If the coding bug is banal, it doesn't mean it's not crucial

Andrey Karpov
Articles: 330



Spreading the word about PVS-Studio static analyzer, we usually write articles for programmers. However, some things are seen by programmers quite one-sided. That is why there are project managers who can help manage the process of the project development and guide it to the right direction. I decided to write a series of articles, whose target audience is project managers. These articles will help better understand the use of static code analysis methodology. Today we are going to consider a false postulate: "coding errors are insignificant".

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Recently I've written an article "A post about static analysis for project managers, not recommended for the programmers". It was quite expected that people started commenting that there is no use in a tool that find simple errors. Here is one of such comments:

The reason is simple: the main bugs are in algorithms. In the work of analysts, mathematicians, there are not that many bugs in the coding.

Nothing new, I should say. Again, we see a myth that "expert developers do not make silly mistakes". Even if they make, it's nothing serious: such bugs are easy to find and they aren't crucial, as a rule.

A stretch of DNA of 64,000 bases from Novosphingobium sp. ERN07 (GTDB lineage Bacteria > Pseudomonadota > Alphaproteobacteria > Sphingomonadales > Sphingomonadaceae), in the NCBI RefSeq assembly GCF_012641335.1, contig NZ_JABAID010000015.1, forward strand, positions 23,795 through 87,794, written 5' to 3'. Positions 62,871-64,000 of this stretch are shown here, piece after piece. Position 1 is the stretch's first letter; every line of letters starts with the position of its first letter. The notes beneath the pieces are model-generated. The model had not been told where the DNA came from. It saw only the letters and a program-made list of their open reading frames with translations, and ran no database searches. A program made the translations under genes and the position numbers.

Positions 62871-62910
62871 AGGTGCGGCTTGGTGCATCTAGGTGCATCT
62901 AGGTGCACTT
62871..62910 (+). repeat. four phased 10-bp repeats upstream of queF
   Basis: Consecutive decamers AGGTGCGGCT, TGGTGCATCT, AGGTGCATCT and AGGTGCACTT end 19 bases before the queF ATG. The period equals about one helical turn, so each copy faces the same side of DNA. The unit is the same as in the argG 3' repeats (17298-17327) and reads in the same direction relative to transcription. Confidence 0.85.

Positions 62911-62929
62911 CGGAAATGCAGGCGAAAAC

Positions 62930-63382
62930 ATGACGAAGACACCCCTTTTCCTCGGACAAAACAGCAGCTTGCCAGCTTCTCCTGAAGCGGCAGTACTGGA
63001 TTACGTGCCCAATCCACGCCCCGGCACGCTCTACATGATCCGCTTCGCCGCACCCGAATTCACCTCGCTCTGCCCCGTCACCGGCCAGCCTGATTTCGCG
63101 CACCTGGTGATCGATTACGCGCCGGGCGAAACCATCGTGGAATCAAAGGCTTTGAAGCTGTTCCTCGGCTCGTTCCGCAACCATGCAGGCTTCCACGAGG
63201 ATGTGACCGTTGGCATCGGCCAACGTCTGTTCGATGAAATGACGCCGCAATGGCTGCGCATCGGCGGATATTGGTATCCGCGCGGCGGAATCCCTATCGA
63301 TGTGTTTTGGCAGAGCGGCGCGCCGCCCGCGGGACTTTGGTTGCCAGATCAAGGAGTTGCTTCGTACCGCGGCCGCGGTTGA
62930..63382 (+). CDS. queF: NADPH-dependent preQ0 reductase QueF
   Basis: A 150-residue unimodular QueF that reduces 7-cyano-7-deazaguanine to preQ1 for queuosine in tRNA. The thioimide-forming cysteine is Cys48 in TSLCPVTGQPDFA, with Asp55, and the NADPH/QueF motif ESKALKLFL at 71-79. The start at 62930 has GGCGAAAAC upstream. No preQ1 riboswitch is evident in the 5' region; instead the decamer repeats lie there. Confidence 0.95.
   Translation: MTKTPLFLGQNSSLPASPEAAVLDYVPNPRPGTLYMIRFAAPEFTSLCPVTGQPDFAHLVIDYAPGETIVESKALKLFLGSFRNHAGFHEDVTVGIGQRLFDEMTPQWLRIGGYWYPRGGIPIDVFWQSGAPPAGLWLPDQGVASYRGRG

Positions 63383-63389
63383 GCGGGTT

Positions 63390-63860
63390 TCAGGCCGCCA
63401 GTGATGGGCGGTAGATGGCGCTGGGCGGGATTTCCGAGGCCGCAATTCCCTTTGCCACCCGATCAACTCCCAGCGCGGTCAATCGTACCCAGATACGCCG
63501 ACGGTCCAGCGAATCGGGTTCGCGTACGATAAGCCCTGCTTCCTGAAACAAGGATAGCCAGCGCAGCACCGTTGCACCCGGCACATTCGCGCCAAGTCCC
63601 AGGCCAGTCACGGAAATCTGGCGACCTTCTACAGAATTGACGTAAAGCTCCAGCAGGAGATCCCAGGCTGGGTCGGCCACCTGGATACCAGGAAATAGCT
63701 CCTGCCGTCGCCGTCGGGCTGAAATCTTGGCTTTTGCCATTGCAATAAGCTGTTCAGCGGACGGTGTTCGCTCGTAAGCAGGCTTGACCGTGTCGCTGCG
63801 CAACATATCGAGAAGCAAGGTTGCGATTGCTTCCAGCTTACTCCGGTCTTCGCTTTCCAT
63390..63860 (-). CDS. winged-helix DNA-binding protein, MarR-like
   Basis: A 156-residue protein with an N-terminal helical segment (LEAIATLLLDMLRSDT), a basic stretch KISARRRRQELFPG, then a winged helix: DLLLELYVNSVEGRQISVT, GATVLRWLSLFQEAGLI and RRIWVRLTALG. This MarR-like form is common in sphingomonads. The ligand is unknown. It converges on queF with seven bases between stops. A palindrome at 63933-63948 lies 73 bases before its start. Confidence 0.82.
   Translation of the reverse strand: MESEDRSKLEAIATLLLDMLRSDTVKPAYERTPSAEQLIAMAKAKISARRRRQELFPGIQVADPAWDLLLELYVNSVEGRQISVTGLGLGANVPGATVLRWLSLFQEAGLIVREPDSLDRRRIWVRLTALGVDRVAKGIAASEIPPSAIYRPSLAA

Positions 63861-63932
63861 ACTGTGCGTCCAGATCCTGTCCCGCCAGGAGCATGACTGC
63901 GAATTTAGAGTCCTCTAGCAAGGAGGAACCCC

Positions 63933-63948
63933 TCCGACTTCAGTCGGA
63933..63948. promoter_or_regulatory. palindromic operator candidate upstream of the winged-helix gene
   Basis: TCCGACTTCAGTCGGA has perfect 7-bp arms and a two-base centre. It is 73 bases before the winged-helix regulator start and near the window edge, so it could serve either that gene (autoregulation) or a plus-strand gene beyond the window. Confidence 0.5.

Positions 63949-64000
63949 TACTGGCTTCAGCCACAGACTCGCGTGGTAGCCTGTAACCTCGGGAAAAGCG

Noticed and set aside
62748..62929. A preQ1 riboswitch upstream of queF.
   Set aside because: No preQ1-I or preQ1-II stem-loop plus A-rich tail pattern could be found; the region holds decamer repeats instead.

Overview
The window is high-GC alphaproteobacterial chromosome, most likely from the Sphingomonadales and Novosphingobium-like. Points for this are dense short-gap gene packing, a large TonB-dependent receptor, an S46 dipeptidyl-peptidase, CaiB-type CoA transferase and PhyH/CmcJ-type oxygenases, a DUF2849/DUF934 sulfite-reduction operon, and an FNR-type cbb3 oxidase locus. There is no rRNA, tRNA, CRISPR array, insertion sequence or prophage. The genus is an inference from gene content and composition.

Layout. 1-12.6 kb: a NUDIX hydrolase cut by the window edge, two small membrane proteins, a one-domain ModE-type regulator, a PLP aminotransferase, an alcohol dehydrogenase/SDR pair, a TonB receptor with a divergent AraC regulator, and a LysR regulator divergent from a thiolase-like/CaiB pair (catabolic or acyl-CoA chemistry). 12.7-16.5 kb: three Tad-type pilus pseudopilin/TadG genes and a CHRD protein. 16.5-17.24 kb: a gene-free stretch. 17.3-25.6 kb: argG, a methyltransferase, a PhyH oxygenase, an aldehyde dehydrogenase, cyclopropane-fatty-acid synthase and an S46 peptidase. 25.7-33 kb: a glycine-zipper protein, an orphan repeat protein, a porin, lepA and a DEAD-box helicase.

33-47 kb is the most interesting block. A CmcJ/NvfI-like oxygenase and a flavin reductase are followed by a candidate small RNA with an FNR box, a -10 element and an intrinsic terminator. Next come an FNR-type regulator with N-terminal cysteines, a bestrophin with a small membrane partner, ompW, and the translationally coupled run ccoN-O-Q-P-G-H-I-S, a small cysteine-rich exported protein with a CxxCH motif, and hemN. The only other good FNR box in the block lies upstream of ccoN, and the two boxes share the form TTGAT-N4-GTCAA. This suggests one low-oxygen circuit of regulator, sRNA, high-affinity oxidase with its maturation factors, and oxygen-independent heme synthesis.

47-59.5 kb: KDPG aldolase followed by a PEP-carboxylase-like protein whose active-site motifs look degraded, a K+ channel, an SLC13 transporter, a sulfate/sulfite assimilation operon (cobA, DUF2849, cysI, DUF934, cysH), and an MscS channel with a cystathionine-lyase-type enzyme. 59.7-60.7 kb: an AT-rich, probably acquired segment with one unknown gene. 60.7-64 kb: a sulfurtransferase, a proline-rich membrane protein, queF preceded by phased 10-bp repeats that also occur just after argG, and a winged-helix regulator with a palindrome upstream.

I don't see the point in discussing the idea that professionals don't make banal errors. This topic was already covered in the articles several times. If everything is that simple, why have these professionals made so many errors in the well-known projects? By this moment, we have found more than 11000 errors, although we have never had a goal to find as many errors as possible: this was just our byproduct of writing articles.

It would be much more interesting to discuss this topic: a lot of programmers think that it's possible to make really serious errors only when writing algorithms. So I want to warn the managers that it is not so - any bug can be critical. I do not deny that errors in algorithms are extremely important, but we should not underestimate the importance of typos and common blunders.

Some programmers claim that if their analyzer cannot find bugs in complex algorithms, it is not needed. Yes, the analyzer is not capable of finding complicated algorithmic errors, but it requires artificial intelligence, which is not created yet. Nevertheless, it is equally important and necessary to look for simple errors, as well as for algorithmic ones.

I suggest having a look at three examples, so that I don't sound unfounded.

For a start, I ask you to recall a critical vulnerability in iOS that appeared due to a double goto.

if ((err = SSLHashSHA1.update(&hashCtx, &serverRandom)) != 0)
  goto fail;
if ((err = SSLHashSHA1.update(&hashCtx, &signedParams)) != 0)
  goto fail;
  goto fail;
if ((err = SSLHashSHA1.final(&hashCtx, &hashOut)) != 0)
  goto fail;

Details can be found in the article Apple's SSL/TLS bug. It's not important, if this error appeared because of a typo or unsuccessful merge. It is obvious, that it is a "mechanical" error that has nothing to do with mathematics or algorithms. Still, this error can be detected by the analyzer PVS-Studio.

Now, here is a vulnerability in MySQL: Security vulnerability in MySQL/MariaDB sql/password.c.

char foo(...) {
  return memcmp(...);
}